The Kung Fu Panda franchise has seen some of the greatest villains in DreamWorks’ lineup. While Tai-Lung was a wonderful force to push Po into becoming the Dragon Warrior, Lord Shen would prove to be his greatest challenge. Along with his impressive army, Shen also had a personal hand in shaping Po’s life.

Part of why this dynamic works because Po and Shen serve as mirrors of one-another. They are people who have been shaped by trauma, but they approach it in different ways. Po makes peace with his past and moves towards a brighter future, while Shen clings to the past and tries to fill the void with conquest.

Hiccup and Grimmel — ‘How To Train Your Dragon: The Hidden World’

Hiccup and Grimmel the Gristly from How to Train Your Dragon: The Hidden World

Throughout his time as a dragon rider, Hiccup has had to contend with some powerful foes, including terrifying dragons and bloodthirsty warlords. However, his greatest challenge would come from a dragon hunter named Grimmel the Gristly. Seeing Hiccup’s efforts to improve human-dragon relations as an insult, Grimmel makes it his mission to destroy Hiccup’s dream and his dragons.

Related: ‘How to Train Your Dragon’ and the Power of the Reluctant OutcastBoth of them are intelligent tinkerers who use their mind to make up for their physical weaknesses. However, while Hiccup sees the benefits of working with dragons, Grimmel sees them as pests to be destroyed for sport. This makes Grimmel an effective mirror of what Hiccup’s life could have been like if he’d killed Toothless.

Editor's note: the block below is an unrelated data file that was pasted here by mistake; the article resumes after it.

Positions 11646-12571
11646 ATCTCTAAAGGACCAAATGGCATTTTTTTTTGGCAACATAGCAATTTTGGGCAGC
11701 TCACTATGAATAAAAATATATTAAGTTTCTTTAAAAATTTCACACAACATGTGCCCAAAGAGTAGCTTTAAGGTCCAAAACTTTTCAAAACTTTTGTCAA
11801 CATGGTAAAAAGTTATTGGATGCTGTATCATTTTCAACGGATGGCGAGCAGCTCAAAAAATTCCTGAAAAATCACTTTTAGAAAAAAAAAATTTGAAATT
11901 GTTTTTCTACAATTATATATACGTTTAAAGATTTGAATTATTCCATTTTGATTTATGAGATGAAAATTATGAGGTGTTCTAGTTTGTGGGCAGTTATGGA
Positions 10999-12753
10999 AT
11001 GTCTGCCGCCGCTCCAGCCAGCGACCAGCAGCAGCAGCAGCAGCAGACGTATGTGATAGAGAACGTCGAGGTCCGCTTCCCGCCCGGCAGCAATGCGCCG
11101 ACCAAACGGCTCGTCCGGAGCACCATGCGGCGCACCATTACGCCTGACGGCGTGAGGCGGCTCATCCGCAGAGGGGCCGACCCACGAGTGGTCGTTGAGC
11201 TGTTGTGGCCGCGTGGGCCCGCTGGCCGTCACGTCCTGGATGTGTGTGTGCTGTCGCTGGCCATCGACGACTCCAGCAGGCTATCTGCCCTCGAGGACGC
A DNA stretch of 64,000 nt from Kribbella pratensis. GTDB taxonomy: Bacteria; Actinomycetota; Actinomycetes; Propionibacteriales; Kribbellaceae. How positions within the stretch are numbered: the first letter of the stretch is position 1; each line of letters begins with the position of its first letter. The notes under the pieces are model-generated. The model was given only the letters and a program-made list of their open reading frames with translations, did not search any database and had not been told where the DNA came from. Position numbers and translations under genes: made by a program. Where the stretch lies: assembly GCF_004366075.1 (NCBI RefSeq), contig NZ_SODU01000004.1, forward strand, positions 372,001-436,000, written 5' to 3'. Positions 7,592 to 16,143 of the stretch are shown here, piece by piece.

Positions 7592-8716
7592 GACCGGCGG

Puss in Boots and the Wolf — ‘Puss in Boots: The Last Wish’

Puss in Boots meets with a mysterious wolf

This most recent of DreamWorks’ releases sees Puss in Boots on a quest to claim a wish and reclaim his lost lives. During the journey, he is stalked by a white wolf who seems to have it out for him. Knowing that his scythe could end Puss’ journey with a single stroke, Puss finds himself battling against fear with every step.

Themes of accepting one’s mortality are front and center in this film. The more Puss tries to run from this fact of life, the more terror the wolf sows when he appears. This ends up coming full circle when the wolf reveals his name and why he is pursuing Puss in the first place.

Next: Officially 18: The 10 Best Movies That “Became Adults” in 2022